These questions are included to facilitate discussion, particularly between teenagers and adults, after reading this special section.
The Mass Media:
If a martian landed on earth and only watched television for a week, what would it think women look like and do? What would it think men look like and do?
Do you think that there is enough fair and accurate coverage of teen issues in the media? What stories are not shown about the lives of teens?
What are some examples of a positive portrayal of relationships or sexuality on television or in the movies? What made it positive?
If there is one absolutely important message that the media can give to teenagers about AIDS, what would it be?
How do talk shows portray sex and relationships?
Do you think movies, TV, music, and advertising affects the decisions young people make about whether and when to become sexually active?"
Why is sexuality often a difficult topic for people to talk openly about? Is it important to talk more openly about it? What would make it easier to talk about sexuality?
Do you think young people are having sex or getting into relationships at an earlier age than they used to 10, 20, 30, or 40 years ago?
What are the best reasons to have sexual intercourse? The worst reasons?
Is having sex for the first time a big deal, or just like other firsts--like driving or voting.
How much do each of the following factors affect the way you have or will make decisions about your sexuality. Rate them from most to least important:
Is it difficult to postpone sex? At what age does the pressure to have sex become strong? Where does this pressure come from?
Why do so many kids become sexually active at a young age? Are drugs and alcohol a factor?
If you haven't had sex yet, do you think you'll abstain until marriage? Why or why not?
If you don't plan to abstain until marriage, how do you think you'll know when you're ready to have sex?
Where do/did your expectations about sex come from? If you've had sex, did it meet your expectations?"
How and when did you first learn about sex? From whom or what have you learned the most about sex? Have you talked with your parents about sex?"
What would an ideal health and sex educaton curriculum be like?
At what age and in what social context do you think sexuality and AIDS education should begin?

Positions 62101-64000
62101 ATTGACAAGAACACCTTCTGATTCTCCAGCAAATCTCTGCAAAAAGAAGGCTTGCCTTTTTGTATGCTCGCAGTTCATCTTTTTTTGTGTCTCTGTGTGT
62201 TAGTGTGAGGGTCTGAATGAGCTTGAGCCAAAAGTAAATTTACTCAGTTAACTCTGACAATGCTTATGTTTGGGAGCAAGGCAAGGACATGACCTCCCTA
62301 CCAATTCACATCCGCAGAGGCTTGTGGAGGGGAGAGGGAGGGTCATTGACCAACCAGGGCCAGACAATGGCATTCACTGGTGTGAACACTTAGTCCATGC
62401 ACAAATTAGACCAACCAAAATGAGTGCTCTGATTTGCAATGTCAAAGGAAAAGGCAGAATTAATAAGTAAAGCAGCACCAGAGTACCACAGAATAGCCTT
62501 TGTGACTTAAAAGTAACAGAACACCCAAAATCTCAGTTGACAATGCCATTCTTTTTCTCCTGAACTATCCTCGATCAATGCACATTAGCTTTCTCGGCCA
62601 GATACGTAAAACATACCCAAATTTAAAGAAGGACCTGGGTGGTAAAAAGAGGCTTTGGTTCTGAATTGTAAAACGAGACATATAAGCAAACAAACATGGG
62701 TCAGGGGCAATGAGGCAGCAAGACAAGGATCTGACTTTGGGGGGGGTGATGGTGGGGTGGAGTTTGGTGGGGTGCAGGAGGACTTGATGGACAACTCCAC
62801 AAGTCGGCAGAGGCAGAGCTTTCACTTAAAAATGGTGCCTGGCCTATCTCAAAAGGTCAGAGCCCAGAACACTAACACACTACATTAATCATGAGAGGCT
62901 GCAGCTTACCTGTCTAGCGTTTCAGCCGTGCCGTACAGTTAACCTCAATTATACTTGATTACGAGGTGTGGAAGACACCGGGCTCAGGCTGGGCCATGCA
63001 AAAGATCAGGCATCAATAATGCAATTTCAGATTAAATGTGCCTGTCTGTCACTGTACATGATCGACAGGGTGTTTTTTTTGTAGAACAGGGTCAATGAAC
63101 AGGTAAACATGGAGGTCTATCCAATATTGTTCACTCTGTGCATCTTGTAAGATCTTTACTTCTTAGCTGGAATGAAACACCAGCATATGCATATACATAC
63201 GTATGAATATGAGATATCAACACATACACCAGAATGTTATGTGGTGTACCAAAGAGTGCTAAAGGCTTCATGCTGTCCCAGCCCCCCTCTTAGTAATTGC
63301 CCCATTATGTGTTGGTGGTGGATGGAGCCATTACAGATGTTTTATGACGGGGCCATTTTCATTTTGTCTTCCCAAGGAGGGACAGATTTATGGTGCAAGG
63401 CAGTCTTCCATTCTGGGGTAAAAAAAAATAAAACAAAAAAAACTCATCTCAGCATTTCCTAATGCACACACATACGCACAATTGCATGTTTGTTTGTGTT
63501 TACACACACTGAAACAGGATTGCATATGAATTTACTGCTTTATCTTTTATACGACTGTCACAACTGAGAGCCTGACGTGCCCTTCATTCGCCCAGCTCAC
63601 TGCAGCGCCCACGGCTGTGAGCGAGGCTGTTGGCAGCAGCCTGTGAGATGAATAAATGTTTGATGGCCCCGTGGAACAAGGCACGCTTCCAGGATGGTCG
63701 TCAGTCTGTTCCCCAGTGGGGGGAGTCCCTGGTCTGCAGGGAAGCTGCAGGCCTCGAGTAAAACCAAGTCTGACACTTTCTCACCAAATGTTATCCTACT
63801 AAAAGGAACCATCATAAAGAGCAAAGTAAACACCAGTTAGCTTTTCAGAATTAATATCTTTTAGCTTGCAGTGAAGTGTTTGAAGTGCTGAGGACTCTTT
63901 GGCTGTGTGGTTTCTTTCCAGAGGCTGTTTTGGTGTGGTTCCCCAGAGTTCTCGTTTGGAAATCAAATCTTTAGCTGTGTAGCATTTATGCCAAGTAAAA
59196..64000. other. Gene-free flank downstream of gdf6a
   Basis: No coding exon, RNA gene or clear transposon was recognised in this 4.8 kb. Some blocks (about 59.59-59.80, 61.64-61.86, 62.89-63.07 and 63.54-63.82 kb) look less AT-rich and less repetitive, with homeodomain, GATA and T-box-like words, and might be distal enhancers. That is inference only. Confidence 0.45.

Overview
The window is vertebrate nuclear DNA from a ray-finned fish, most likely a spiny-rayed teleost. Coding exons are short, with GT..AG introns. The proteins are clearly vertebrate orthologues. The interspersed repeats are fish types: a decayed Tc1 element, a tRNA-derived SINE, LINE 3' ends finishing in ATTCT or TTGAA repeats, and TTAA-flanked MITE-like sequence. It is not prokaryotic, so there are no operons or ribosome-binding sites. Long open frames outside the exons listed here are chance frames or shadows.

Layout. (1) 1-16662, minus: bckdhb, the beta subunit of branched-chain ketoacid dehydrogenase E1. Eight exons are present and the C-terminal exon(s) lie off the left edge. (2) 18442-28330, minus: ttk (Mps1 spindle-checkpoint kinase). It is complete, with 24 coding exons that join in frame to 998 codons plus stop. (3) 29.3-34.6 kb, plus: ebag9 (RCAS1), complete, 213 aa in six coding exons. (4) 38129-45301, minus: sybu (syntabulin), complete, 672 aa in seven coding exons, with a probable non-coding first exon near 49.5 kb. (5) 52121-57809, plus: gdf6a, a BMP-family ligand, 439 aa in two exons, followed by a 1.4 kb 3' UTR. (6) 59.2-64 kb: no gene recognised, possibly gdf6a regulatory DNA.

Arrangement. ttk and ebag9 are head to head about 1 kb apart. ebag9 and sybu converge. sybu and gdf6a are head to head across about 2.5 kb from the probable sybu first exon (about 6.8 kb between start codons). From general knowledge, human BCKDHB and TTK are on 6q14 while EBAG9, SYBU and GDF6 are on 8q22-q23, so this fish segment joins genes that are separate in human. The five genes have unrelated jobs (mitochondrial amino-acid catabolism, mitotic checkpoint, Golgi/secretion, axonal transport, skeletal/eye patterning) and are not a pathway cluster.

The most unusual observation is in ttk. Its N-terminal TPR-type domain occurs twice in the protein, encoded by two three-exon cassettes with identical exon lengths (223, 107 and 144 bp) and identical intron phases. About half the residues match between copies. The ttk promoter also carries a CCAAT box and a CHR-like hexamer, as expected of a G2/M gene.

Which people in your life can you talk to about sexuality and other sensitive issues? Can you talk to your parents? Friends? Siblings? Grandparents? Family friends? Clergy? Teachers?
What do you enjoy about being a man? What is difficult?
What do you enjoy about being a woman? What is difficult?
What did Susan Bordo mean when she said that the strict standards of beauty for women led to "a waste of human resources?"
How do you see yourself when you look in the mirror?
Do you compare your bodies to the bodies you see on television and in pictures? If you do, do you remember that the people in the pictures usually have personal trainers, hours each day to work out, and may have had cosmetic surgery? And that the pictures have often been retouched to make them look even better?
Do you think a person's self-image affects the decisions they make about sexuality?
Do you think economic conditions have made parenting more difficult?
Is homosexuality morally wrong?
Do you think people should be completely defined by who they have sex with?
Do you agree with Raphael, who said, "What people don't agree with, they want to destroy."
How does religion, both our own and the influence of other religions, affect our self-images, positively and negatively?
How does religion influence our decisions about sexuality and our views of possibilities for our lives?
Has AIDS affected your life? How?
What do you think about Kerry's statement that the likelihood of having sex with someone with HIV and using a condom properly may be less dangerous than having sex with someone who has not been tested and not using a condom.
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